Linkage 2019 Budget 288.788 295.246 301.741 N/A N/A

 While not funding ‘medical and dental research’, the ARC Linkage program remains important to the health and medical research and innovation sectors.

Research Support

In addition to providing funding for the ARC Linkage Program, the Department of Education and Training also provides funding to universities to help cover the indirect costs of research.

In last year’s Budget, the Government used the Research Support Program to provide a vital injection of $1 billion into higher education research in the current financial year.  No further injection is provided in this year’s Budget and funding in is actually lower than was forecast in the 2019 Budget.

Research Support Program

$m. 20-21 21-22 22-23 23-24 24-25
2021 Budget 1918.298 930.659 942.775 958.326 974.143
2020 Budget 1918.298 926.490 929.270 938.107 N/A
2019 Budget 920.573 941.748 962.455 N/A N/A
2018 Budget 1,018.879 1,042.302 N/A N/A N/A

Funding for the indirect costs of research funded by the MRFF is now provided from the Research Support Program. With the MRFF providing hundreds of millions of dollars in funding to universities over the next few years, beyond this financial year, a substantial increase in the Research Support Program is needed just to maintain the levels of research support funding for research projects at their current already inadequate level. The cuts to the Research Support Program beyond the one-off boost in 2020-21 represent a real and continued threat to the capacity of our universities to undertake vital health and medical research.

The issue of indirect research costs remains unresolved for the whole health and medical research sector and indeed publicly funded research more broadly. Research Australia continues to call for a whole of government approach to the issue of funding indirect research costs. Research Australia proposes that the Chief Scientist lead a review of the funding of indirect research costs to establish a sustainable and equitable funding program. In the short term, the pool of funding for the Research Support Program must be increased substantially.

Research Training

The Research Training Program (RTP) provides funding to universities to support higher degree by research students (mostly PhDs). Funding for the RTP also declined in absolute terms between the 2019 and 2020 Budgets, and have only partly recovered in this year’s Budget.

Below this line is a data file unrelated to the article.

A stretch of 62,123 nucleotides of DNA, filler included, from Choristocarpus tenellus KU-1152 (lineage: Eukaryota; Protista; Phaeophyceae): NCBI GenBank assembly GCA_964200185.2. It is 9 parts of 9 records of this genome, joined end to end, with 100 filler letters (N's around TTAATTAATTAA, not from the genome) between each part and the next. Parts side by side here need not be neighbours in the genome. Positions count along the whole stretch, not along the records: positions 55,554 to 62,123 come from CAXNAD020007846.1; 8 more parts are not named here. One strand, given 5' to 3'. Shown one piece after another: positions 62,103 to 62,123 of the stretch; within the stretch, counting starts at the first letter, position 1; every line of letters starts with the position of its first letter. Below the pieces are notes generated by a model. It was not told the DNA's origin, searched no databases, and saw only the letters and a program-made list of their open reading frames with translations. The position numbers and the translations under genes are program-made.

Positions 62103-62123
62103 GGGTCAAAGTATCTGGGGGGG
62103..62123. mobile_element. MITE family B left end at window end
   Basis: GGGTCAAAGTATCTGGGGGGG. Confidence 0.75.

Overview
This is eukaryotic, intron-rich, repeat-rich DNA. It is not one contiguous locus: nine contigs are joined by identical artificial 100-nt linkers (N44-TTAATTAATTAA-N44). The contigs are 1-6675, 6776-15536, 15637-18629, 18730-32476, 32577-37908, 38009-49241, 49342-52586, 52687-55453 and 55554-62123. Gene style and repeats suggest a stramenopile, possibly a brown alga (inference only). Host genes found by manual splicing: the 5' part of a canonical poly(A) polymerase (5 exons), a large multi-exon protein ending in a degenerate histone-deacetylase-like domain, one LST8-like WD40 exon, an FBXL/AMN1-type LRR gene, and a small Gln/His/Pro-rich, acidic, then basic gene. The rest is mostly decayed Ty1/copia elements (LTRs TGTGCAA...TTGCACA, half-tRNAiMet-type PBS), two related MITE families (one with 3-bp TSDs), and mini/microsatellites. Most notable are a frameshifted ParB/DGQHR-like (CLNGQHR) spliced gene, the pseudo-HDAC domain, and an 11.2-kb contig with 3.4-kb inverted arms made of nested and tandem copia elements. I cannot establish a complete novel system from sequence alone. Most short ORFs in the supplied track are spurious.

Research Training Program

$m. 20-21 21-22 22-23 23-24 24-25
2021 Budget 1054.981 1069.182 1083.160 1100.967 1119.137
2020 Budget 1054.981 1064.392 1067.585 1077.738 N/A
2019 Budget 1057.595 1081.921 1105.710 N/A N/A

Industry PhDs

The Department of Industry will provide $1.1 million over two years from 2020-21 to create new employment pathways for students and boost financial incentives for universities to enrol students in ‘Industry PhDs’. This measure will introduce an additional weighting in the Research Training Program funding formula for PhD students who undertake an industry placement.

Research Commercialisation

In last year’s Budget the Government committed funding for a scoping study for a University Research Commercialisation Scheme to better translate and commercialise university research outputs. The development of the Scheme is still in train and there is no funding for the Scheme in this year’s Budget. It looks like this might have to wait until next year. Research Australia remains actively engaged in consultation with the Department of Prime Minister and Cabinet on this Scheme.

CRC Program

Funding forecasts for the CRC Program reflect a shift in some funding between 2019-20 and 2020-21. Beyond that, they are slightly lower over the forward estimates.

CRC Program $million

$m. 20-21 21-22 22-23 23-24 24-25
2021 Budget 222,777 189,980 197,815 191,042 193,807
2020 Budget 234,168 189,040 186,378 188,599 N/A
2019 Budget 187,356 192,239 191,223 N/A N/A

The CRC Program is important to health and medical research and innovation with about one third of the CRCs funded over the life of the program being health related.

Conclusion